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Season 2021 is go!

The opening round of this year’s Repco Supercars Championship has been keenly awaited and now it’s finally here this week – how good!

I’m particularly thrilled about the fact I get to step foot this weekend within a race track at the Repco Mount Panorama 500 for the first time since March last year, but also that throughout the season I’ll be bringing you a range of stories and insights from inside the world of Supercars right here on The Garage as a Repco ambassador.

Repco has a really long and proud history in motorsport, particularly in Supercars across the journey, so it’s sensational to see them really investing heavily in the sport as not only naming rights partner of the championship but of a pair of Bathurst events as well.

Repco had a long involvement with Garry Rogers Motorsport in the 1990s and 2000s, including winning the Bathurst 1000 with Garth Tander and Jason Bargwanna that year. And there was a young bloke called Jamie Whincup in one of the team’s cars back in 2003 – it feels like yesterday and here he is lining up for his final season as a Supercars driver. Time indeed does fly!

Bathurst 1996

It’s an exciting time heading into a new championship season and, like any new year, there are literally a million questions that will be answered over the course of the next 12 rounds and 32 races of the Repco Supercars Championship.

But here are the five that will be at the very front of my mind when I walk in the gate at Mount Panorama later this week.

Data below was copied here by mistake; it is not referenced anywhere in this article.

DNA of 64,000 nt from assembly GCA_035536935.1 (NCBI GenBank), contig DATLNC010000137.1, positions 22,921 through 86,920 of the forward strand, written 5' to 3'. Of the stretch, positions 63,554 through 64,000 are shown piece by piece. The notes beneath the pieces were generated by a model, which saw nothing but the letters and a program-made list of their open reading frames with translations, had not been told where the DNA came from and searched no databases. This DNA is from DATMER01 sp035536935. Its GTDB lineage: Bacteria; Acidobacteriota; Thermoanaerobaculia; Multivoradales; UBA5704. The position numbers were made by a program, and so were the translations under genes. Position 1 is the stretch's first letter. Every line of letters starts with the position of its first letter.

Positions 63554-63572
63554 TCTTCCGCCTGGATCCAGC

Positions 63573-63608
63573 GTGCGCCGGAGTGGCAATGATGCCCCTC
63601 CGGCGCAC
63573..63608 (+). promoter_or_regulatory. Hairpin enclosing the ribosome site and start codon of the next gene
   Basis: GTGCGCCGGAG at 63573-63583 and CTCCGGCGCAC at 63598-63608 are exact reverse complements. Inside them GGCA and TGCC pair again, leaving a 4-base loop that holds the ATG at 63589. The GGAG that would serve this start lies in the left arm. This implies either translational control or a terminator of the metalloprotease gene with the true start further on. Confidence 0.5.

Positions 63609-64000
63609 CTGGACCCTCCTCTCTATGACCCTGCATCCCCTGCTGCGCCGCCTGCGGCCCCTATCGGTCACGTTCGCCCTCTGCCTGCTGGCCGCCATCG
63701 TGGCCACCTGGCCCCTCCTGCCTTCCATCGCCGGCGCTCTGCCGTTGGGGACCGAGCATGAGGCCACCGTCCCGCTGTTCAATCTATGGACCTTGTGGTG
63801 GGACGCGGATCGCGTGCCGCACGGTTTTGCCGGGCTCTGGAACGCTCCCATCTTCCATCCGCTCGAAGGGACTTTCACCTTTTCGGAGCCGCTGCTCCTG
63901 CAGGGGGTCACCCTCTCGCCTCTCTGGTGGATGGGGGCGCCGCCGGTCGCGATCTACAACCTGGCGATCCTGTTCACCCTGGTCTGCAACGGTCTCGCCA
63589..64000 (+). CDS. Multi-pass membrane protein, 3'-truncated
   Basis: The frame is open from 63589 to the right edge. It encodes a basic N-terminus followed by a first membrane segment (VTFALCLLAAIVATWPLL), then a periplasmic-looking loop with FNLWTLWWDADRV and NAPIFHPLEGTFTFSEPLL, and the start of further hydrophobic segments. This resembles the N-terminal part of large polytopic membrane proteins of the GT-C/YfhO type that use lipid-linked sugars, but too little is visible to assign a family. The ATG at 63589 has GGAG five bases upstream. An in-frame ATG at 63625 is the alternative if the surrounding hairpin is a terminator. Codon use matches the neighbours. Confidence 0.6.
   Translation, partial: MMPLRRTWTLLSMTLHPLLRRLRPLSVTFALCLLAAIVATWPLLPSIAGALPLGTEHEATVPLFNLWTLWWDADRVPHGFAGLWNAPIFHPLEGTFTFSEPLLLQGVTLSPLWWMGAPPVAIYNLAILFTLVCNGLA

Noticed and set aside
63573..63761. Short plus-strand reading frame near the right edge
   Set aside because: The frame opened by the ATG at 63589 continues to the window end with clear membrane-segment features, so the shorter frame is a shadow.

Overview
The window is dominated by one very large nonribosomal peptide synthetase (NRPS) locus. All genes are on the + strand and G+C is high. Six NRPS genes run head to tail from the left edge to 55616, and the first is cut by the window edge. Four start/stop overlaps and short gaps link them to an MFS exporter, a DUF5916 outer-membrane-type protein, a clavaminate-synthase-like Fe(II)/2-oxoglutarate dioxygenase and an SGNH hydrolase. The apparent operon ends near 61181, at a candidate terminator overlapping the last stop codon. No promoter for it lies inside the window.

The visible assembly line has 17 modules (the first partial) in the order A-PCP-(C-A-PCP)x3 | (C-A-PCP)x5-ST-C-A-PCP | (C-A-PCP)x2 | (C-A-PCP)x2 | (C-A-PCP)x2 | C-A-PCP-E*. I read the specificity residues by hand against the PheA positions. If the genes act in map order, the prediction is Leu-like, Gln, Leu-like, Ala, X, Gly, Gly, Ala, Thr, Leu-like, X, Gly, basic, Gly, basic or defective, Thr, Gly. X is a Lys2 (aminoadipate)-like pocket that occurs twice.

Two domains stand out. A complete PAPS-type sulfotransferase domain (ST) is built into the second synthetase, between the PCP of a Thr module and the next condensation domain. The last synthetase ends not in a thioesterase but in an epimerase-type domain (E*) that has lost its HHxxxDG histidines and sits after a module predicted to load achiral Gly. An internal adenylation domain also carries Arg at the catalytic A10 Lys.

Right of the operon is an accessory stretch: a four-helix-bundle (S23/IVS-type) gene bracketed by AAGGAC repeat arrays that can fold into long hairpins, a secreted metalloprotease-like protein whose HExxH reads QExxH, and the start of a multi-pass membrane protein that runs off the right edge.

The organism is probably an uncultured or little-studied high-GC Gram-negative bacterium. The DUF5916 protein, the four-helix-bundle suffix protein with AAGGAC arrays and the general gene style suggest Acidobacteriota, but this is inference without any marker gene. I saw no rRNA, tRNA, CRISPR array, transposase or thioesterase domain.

Can DJR still win without Penske?

I think they most certainly will still be up the front winning races this year, even with wholesale change on the driver front with Will Davison and Anton De Pasquale replacing Scott McLaughlin and Fabian Coulthard. Will they be as successful as they have been over the last three or four years? Time will tell, but it’s going to be a tough slog to be able to sustain such a level of performance.

Can Whincup go out with an eighth championship?

There’s no doubt he can. But will he? If there’s a Red Bull Ampol Racing driver that wins the championship in 2021, all signs are pointing to it being Shane van Gisbergen. He came on strong in the back end of last year and doesn’t have the off-track workload of Whincup, who holds a spot on the Supercars Commission in addition to being a shareholder in the team and is transitioning into the MD/Team Principal role for 2022. But never, ever, count out Whincup.

Who is the main challenger to Triple Eight and DJR?

It’s out of two – Cam Waters and Chaz Mostert. Waters was runner-up last year in both the championship and the Bathurst 1000 and Mostert helped haul Walkinshaw Andretti United back up the Drivers Championship point score sheet.

Why does this feel weird?

Ah, yep it sure does, but in a good way! Racing Supercars at Bathurst in February is indeed something that no one in the current field has ever experienced. The last time the famous Mountain hosted a single driver round of the championship was back before it was rebranded as V8 Supercars – the Australian Touring Car Championship in February 1996 was the last time a round like this was held with three, 20-minute sprint races held. All were won by John Bowe.

Has Erebus found the next young stars?

Will Brown and Brodie Kostecki have both got their big shots this year at Erebus Motorsport, replacing David Reynolds and Anton De Pasquale. They are future stars in Supercars and have done great things in the junior categories, but not quite yet shall they be regular podium visitors. They won’t challenge for race wins or podiums for a while but are perfectly placed to lead an Erebus fightback after a 2020 season that went against trend for the Melbourne-based squad.